D.F.MCKAY AGAINST THE NORTH SHORE TIMES ADVERTISER

Case Number: 557

Council Meeting: OCTOBER 1994

Verdict: Not Upheld

Publication: North Shore Times Advertiser

The Press Council has dismissed a complaint against the North Shore Times Advertiser made by North Shore City Councillor D.F.McKay.

The complaint arose from a report in the newspaper's issue of July 29. On August 10 Cr McKay wrote to the editor complaining about the report of the city council's meeting. Cr McKay said the heading and the introductory paragraph stated he had been one of three councillors who had "stormed out" of the meeting.

The councillors had left the meeting after three separate incidents. Cr McKay disputed the use of the words "stormed out" to describe the manner of his withdrawal. He said he had calmly withdrawn after failing to receive an apology and retraction from another council member, Cr Easte, who had allegedly called him a liar.

Cr McKay also took exception to the way another councillor had been reported in the introductory paragraph which, Cr McKay said, made it appear he had been guilty of kindergarten childishness. The correct context of the comment had been recorded in the last paragraph of the story.

His third complaint was on the inadequacy of a reference in the story which said merely that the incident which had prompted him to walk out had been "later resolved."

This had not made clear that Cr Easte had withdrawn and retracted his allegation. He contended, that as printed, the reference could have been taken to mean that he had "been proven a liar."

The editor Ivan Dunn replied to Cr Dunn on August 13 after talking to the reporter and others who had been at the meeting. Mr Duinn said the article had contained some descriptive comment with which Cr McKay disagreed, but comments from other sources had suggested "these were not necessarily inappropriate." He said there was a dispute over issues of fact, but did not say what these were.

Mr Dunn declined Cr McKay's request for an apology and correction "on the paper's front page."

On September 9, Mr M.B.Forbes, Editor in Chief of Suburban Newspapers, Auckland, publishers of the North Shore Times Advertiser, reaffirmed to the Press Council the position taken by Mr Dunn. He quoted a local government consultant who had been at the meeting as saying Cr McKay's departure had been "somewhat theatrical" and the use of the words "stormed out" was a fair description. Mr Forbes also quoted another councillor, Cr McCulloch as saying Cr McKay had "stormed out of the meeting in high dudgeon."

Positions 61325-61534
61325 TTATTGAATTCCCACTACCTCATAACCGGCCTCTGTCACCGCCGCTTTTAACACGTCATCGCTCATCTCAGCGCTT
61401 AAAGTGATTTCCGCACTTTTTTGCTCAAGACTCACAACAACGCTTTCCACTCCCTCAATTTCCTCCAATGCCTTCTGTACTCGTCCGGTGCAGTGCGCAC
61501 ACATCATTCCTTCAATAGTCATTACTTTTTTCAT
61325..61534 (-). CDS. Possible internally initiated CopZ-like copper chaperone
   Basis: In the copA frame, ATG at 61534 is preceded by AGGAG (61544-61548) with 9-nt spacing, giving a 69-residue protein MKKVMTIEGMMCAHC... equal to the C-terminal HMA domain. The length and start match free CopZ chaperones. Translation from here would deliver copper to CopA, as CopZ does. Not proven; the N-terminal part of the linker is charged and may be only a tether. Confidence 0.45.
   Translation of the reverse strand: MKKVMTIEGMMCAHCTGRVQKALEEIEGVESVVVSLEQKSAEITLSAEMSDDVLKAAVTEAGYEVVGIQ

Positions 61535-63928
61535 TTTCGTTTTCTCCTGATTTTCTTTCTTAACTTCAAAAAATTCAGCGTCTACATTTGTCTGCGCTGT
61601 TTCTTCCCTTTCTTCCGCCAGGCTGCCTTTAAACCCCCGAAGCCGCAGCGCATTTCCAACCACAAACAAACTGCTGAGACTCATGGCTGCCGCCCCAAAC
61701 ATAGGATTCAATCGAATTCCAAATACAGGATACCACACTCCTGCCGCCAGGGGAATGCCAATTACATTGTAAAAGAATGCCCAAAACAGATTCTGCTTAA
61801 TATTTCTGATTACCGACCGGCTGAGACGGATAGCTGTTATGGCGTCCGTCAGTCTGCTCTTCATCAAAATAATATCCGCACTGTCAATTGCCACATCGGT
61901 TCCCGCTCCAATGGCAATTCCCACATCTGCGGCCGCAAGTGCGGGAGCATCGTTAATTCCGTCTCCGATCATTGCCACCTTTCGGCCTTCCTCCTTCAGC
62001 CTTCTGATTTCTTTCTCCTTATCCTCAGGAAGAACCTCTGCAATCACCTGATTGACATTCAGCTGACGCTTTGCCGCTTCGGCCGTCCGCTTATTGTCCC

Mr Forbes did concede that the brief reference to the issue which had prompted Cr McKay's walkout having been resolved later could have been construed to mean Cr McKay had been proven a liar. However he felt a reasonable reader could not have been led to that conclusion.

In his reply Cr McKay detailed the events of the meeting and repeated that he had left calmly. Four other councillors had also gone out with him in sympathy. He had gone home, but returned about an hour later when told Cr Easte was prepared to withdraw and apologise. He included letters from the mayor, the deputy mayor, the chief executive and two other councillors, each rejecting the suggestion he had stormed out of the meeting.

The Press Council said there was clear conflict in what was a subjective assessment of the manner of Cr McKay's departure.

However, taking into account the clearly confrontational nature of parts of the meeting, it seemed reasonable for the newspaper, in summarising what had happened, to have used the descriptive term "stormed out" to embrace the three incidents.

It may not have been totally accurate when applied to each individual case. but given the need for the newspaper to be brief, we think Cr McKay was not unfairly treated.

Neither do we believe it was necessary for the newspaper to spell out in any more detail than it had, that the issue which led to Cr McKay leaving had been resolved.

On the third point at issue, while we believe the introductory paragtraph could have been better written to make it clear the reference to kindergarten childishness was a general one, this point was made later.

For these reasons none of the grounds for complaint cited by Cr McKay can be sustained. The complaint is not upheld.